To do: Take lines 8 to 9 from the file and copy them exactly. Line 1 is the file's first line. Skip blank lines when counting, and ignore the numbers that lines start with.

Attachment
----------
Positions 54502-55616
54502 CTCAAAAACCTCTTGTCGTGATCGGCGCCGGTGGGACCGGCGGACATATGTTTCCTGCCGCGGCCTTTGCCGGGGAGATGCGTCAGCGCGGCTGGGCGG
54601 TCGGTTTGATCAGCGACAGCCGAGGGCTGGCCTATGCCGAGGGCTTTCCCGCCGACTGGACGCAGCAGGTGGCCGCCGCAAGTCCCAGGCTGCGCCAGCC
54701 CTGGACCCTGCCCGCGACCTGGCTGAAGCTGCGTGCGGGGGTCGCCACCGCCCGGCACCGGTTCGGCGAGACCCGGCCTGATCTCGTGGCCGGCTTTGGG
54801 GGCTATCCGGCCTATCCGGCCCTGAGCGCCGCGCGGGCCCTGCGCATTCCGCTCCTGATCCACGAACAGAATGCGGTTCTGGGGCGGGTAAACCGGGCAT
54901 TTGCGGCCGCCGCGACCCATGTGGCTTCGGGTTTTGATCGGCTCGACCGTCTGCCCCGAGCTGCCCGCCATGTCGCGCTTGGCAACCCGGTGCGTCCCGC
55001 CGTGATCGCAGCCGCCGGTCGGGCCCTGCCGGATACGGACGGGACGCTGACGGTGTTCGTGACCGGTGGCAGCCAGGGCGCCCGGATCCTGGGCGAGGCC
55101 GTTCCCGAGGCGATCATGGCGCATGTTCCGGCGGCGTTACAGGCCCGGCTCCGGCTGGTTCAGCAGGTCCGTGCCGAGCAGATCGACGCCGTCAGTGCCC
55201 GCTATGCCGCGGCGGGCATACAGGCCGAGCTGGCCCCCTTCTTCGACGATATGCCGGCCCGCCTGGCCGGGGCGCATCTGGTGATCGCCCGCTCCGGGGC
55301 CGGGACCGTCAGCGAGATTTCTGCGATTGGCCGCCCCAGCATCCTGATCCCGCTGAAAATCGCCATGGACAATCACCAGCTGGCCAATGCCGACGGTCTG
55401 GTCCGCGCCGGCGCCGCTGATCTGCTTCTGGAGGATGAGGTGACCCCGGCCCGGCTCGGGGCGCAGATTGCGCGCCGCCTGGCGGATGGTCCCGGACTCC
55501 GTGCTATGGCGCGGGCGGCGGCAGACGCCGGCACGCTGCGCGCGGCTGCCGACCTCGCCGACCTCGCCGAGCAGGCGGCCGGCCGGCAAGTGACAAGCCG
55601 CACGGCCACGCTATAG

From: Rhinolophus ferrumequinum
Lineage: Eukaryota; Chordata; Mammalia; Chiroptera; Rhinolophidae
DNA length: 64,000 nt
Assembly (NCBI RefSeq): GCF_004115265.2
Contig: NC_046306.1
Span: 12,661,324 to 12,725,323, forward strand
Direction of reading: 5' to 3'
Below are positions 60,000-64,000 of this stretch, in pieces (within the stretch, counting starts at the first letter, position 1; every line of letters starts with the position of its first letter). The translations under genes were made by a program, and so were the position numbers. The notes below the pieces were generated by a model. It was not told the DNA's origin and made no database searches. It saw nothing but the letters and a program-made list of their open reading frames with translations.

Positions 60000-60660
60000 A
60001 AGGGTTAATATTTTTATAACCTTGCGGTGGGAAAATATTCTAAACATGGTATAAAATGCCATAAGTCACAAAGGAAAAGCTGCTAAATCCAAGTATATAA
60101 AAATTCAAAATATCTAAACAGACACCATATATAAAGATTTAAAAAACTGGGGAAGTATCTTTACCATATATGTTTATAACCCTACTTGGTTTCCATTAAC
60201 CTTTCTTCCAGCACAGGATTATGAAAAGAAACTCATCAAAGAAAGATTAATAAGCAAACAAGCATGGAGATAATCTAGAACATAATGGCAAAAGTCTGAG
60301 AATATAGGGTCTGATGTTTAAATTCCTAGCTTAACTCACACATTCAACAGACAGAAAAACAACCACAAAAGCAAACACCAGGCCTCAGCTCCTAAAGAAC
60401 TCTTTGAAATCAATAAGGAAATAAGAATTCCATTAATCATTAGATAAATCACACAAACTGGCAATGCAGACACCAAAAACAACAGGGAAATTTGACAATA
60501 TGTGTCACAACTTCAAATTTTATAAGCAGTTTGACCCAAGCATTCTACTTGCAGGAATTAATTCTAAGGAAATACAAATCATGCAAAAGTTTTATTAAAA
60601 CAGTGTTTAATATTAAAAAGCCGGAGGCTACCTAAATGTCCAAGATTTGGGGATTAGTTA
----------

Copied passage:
55101 GTTCCCGAGGCGATCATGGCGCATGTTCCGGCGGCGTTACAGGCCCGGCTCCGGCTGGTTCAGCAGGTCCGTGCCGAGCAGATCGACGCCGTCAGTGCCC
55201 GCTATGCCGCGGCGGGCATACAGGCCGAGCTGGCCCCCTTCTTCGACGATATGCCGGCCCGCCTGGCCGGGGCGCATCTGGTGATCGCCCGCTCCGGGGC